Psychological first aid for lawyers
To mark World Mental Health Day, Angus Lyon advises lawyers on recognising and responding to the signs of burnout in themselves and their colleagues
Now adopted by police forces across the UK and overseas, Project Griffin was developed by the City of London police and introduced in central London over a decade ago with the Metropolitan police force to advise and train organisations on security and counter-terrorism.
The project has shown that victims respond in different
ways after a bomb explosion. The majority will be numbed
by the shock of the event, a minority will be thrown into total panic, and another small group will retain the presence of mind to help fellow victims. Clearly,
in such extreme circumstances those who retain the composure to help others are of most immediate use.
This year, 10 October marked World Mental Health Day.
The theme of the day this year
was ‘psychological first aid’ (PFA). One immediate application of PFA is in providing support in
the aftermath of crisis events such as terrorist atrocities, war, or famine. A less obvious, but more widespread, application of PFA is with individuals who experience overwhelming stress that is cumulative rather than sudden.
Changes happen to all of us over which we have no control, and this applies to lawyers as much as anyone. The experience of most who contact the lawyers’ mental health charity LawCare is of a deterioration in mental health over an extended period of time and of continuing to work under increasingly intolerable pressure. PFA is equally applicable in situations in which stresses are sudden or cumulative.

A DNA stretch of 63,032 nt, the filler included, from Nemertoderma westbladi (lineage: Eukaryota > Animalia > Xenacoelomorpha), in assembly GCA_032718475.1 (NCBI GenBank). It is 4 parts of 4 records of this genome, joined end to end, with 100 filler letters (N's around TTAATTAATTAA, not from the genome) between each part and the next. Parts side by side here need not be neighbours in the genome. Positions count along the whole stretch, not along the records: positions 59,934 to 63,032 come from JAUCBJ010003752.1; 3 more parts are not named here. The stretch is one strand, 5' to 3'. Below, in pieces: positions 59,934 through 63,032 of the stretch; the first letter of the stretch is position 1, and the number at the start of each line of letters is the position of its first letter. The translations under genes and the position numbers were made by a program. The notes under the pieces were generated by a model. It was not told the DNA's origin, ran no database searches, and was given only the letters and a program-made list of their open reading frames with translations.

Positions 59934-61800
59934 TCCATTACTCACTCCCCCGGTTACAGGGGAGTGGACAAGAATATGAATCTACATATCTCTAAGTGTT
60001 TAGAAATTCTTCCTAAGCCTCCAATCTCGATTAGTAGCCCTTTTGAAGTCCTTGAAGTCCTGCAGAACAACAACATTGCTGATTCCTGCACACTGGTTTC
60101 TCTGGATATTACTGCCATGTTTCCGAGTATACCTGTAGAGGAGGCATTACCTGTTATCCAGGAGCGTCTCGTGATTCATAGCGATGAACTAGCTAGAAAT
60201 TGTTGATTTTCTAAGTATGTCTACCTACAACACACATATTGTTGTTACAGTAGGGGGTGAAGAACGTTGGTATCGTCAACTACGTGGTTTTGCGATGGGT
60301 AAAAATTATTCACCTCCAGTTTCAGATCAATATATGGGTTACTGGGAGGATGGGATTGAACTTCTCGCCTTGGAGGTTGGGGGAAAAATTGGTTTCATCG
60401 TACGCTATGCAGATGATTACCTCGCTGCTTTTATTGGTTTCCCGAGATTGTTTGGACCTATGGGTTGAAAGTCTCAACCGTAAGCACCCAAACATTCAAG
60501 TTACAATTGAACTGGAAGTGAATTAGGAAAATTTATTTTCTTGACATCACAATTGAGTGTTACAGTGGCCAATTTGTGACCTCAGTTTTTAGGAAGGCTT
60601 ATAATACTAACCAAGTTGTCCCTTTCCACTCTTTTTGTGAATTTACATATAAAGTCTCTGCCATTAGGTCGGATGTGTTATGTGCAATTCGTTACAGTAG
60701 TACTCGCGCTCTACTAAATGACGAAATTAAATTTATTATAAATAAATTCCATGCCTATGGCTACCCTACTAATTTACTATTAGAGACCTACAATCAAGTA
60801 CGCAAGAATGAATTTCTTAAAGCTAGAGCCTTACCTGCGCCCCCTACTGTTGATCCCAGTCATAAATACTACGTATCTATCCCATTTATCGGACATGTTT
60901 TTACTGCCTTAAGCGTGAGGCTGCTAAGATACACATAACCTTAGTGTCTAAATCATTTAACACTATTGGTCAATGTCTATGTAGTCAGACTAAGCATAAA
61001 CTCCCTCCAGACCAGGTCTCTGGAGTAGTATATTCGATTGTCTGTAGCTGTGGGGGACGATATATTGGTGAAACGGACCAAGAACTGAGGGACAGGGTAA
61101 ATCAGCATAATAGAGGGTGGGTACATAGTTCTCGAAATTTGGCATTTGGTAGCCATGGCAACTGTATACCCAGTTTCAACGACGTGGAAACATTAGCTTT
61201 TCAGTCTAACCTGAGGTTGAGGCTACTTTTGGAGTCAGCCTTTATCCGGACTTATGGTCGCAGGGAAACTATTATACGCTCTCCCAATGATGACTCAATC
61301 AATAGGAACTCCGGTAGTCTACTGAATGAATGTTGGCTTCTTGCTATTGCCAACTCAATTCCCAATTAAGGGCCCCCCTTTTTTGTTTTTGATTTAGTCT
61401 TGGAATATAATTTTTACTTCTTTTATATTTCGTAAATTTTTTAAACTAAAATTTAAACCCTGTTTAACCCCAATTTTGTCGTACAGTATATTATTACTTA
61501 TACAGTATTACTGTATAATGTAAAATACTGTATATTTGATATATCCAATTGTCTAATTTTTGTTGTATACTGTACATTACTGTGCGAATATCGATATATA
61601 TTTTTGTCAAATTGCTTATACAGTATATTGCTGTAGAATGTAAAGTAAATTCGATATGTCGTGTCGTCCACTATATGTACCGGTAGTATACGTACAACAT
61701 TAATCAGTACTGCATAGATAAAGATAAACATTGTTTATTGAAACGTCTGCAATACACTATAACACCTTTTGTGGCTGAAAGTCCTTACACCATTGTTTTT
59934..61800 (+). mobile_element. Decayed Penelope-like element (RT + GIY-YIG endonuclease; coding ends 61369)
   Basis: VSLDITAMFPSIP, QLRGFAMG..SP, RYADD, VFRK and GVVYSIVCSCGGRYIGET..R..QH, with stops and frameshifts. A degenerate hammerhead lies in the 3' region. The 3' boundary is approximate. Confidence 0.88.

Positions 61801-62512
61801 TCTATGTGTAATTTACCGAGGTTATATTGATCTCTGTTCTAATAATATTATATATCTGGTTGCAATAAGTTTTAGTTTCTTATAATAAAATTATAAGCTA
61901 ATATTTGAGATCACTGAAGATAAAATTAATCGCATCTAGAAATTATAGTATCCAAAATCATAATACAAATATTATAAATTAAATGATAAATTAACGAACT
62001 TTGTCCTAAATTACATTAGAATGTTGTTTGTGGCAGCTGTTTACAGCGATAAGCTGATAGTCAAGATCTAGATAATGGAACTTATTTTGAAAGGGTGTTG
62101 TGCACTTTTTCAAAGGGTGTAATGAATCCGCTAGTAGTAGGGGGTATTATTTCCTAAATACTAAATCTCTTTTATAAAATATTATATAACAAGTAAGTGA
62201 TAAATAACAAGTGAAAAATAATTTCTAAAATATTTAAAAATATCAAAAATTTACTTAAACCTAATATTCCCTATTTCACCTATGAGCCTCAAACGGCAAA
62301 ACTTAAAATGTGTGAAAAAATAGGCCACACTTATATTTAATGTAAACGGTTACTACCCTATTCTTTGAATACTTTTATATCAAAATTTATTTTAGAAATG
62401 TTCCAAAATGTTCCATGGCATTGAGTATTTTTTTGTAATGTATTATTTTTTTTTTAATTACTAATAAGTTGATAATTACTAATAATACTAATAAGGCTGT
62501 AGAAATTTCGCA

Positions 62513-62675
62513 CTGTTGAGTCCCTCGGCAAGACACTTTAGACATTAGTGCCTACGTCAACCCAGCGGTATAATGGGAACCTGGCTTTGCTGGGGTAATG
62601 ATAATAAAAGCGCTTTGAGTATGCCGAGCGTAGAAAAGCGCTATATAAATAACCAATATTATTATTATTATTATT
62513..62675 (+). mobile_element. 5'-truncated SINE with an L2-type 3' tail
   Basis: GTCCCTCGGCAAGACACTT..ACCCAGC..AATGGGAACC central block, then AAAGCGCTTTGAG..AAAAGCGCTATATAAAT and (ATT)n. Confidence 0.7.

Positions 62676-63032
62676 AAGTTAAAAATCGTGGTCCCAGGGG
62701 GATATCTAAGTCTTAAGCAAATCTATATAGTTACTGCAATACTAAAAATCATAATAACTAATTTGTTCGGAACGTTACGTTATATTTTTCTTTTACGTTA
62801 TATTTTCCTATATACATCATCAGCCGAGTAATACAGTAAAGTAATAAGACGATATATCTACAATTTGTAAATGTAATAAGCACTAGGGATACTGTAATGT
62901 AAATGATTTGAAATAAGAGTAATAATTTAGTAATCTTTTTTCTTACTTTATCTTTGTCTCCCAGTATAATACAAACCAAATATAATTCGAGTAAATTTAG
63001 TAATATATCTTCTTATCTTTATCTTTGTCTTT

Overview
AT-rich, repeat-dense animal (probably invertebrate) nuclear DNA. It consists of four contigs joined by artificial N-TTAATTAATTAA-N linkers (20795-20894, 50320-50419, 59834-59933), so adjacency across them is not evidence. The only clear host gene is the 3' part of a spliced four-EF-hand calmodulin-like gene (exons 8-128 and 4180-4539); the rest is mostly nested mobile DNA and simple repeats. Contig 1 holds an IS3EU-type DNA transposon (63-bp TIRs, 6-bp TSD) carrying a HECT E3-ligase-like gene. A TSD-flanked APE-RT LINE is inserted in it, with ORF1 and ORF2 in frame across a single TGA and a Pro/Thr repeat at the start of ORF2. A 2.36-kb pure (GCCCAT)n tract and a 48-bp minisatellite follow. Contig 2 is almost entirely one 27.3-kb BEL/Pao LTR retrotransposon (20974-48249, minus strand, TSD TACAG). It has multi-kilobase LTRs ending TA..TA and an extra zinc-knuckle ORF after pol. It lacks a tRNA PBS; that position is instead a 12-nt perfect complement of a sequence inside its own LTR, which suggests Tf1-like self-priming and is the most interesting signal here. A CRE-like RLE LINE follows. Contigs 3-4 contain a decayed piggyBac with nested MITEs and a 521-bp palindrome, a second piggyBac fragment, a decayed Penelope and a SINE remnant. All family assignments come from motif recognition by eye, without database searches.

How do we recognise signs of burnout in ourselves and those in our teams?
When mental illness develops, changes will be noticed to a greater or lesser extent by
others who work with us.
Broadly, these will relate to attendance, productivity, and mood. There may be an increase in unexplained absences or sick leave. People may become more disorganised, work more slowly, and make mistakes more often. There may be a tendency to avoid delegating tasks or to try to work too hard. Stressed staff may become indecisive and decision making can be impaired. There may be a noticeable increase in dissatisfied clients.
Changes in mood will almost certainly be noticed by co-workers – for example,
more frequent irritability or tearfulness, overreacting to difficult situations, tiredness
or lack of motivation, apparent loss of self-esteem, a tendency
to withdraw from social contact, and possibly a lack of interest
in self-presentation and appearance. Although normally disguised, there may be an increased use of alcohol, drugs, or tobacco.
It may be hard to detect these changes in co-workers. When noticed, it can be far harder to know how to raise this with the person in question.
How do we break the ice?
We need to listen. And we need to do so in a non-judgemental
way. We need to be curious, but not intrusive, about the other person’s experience. Even if their response may be negative and they say that they are OK, the ice has been broken and they will know that somebody else is trying to get alongside them
and help at a difficult time.
We can ask what we might be able to do to help. This will give them space to reflect about what has been going on and what help might be available to them.
Once the ice has been broken, then practical steps can be considered. We can point to
help that might be available from medical or counselling professionals. In particular,
as far as lawyers are concerned, LawCare’s free helpline can be an invaluable first port of call. And we can let them know that they can keep the conversation going with us for as long as needed.
Not only should we respect others’ privacy and confidences but, probably above everything else, we should be aware of a likely loss of self-respect in people who feel overwhelmed and burnt out. The stigma that attaches to mental illness is usually the main factor that prevents people from seeking out help in the first place.Although circumstances may overwhelm us at times, there are steps that we can take to regain control and help ourselves and others. Preparing ourselves to respond in a crisis situation, whether after a sudden terrorist attack or a colleague’s gradual burnout, may not guarantee
that we do so with presence of mind and composure, but it will certainly increase the chances that we do.
Angus Lyon is a partner at Mears Hobbs and Durrant and the author of A Lawyer’s Guide to Wellbeing and Managing Stress